Phone Pomodoro

2014-07-26 14.13.24I use this tool often to help me manage time and focus on tasks requiring attention to detail, such as reading, writing or editing a longish document. It is highly effective, and I often recommend it to others. In essence, the tool keeps track of time so that you focus on a task for 25 minutes, and then gives you a 5 minute break. Repeat as required till the task is done. By building in the 5 minute break, I find I can focus on a task for that 25 minutes, knowing that I will have a moment to check my email, get a cup of tea, take a bathroom break, or whatever. Interruptions happen – someone knocks on the door, you spill your coffee, you realize you don’t have all of the document you need to review – and so you pause your Pomodoro and start again when you’re ready. And 25 minutes is just long enough to make some real headway on a big task without getting bogged down or feeling the need to isolate oneself more than closing the door. Be sure to also turn off your email, so that little “bing” or flashing envelope symbol doesn’t distract you.

Recently, a colleague suggested a similar approach to using cellphones during social gatherings. It is tempting or even a habit to keep your phone in your pocket or on the table during a lunch or dinner, ready to check it at every buzz or flash. But really, that’s quite rude. Most people at the table are in the same boat – busy folks, needing to be available to spouse/work/kids – so how to stay focused on the folks in front of you while still being available to the world? Why, Phone Pomodoro of course!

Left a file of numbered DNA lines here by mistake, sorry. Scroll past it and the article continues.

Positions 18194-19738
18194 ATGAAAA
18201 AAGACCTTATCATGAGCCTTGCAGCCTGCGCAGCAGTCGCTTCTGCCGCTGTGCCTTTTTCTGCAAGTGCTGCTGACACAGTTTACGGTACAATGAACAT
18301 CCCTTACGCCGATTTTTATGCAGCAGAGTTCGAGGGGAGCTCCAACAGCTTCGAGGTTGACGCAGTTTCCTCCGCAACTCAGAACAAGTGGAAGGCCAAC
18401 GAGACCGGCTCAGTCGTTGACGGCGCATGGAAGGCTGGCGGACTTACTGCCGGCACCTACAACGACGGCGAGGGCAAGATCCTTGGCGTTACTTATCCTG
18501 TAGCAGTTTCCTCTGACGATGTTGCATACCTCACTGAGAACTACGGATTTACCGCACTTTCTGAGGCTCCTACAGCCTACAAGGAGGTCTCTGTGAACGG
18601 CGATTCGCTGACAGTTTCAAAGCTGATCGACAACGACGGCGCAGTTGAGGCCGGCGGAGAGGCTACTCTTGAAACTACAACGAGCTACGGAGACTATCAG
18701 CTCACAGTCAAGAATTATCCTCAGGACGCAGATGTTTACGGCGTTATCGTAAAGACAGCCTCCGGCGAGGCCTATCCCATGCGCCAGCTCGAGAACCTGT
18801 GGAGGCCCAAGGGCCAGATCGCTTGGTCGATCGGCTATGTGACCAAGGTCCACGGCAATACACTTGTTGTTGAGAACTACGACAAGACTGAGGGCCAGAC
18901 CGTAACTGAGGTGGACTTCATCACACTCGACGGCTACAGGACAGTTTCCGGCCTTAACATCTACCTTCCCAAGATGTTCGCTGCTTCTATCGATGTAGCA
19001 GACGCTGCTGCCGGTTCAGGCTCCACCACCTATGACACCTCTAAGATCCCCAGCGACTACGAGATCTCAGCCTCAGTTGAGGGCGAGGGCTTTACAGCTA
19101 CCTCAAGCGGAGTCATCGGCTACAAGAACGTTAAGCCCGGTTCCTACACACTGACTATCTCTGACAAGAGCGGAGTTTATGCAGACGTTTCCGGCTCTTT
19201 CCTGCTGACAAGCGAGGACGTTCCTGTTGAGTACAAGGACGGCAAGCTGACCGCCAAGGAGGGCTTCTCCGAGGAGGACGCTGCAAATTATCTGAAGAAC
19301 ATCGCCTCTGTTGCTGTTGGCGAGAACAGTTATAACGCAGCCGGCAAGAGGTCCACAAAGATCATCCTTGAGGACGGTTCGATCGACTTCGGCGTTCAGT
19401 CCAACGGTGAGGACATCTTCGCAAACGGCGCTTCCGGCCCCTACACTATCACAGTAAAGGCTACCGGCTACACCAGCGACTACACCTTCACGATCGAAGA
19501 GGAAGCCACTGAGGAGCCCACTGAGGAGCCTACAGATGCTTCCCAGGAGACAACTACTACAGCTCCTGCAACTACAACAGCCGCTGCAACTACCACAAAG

Using the same timescale, everyone puts their phone away (or at least face down on the table) for 25 minutes. At that point, it is socially acceptable for everyone to check their phone for messages, email, whatever. After 5 minutes, phones down and back to conversation. That way everyone know they’ll have a chance to check in, and 25 minutes is not so long that they’ll miss out on anything. Of course, interruptions happen – the boss calls or an expected or overdue message comes in – but these can be dealt with and should be the exception rather than the rule.

I’ve tried this a few times now at lunches and it works well, for me at least. Not sure that everyone will buy in, but trends have to start with someone.

* Update 2020: the original app is not longer available, but Focus Keeper works just the same, and now includes a longer break after four Pomodoros.


One thought on “Phone Pomodoro

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  1. Robyn, I like the suggestion that when out for dinner with family or friends, everyone puts their phone on the table in a stack, and the first person to pick it up to answer a call or text PAYS for everyone! Love it!

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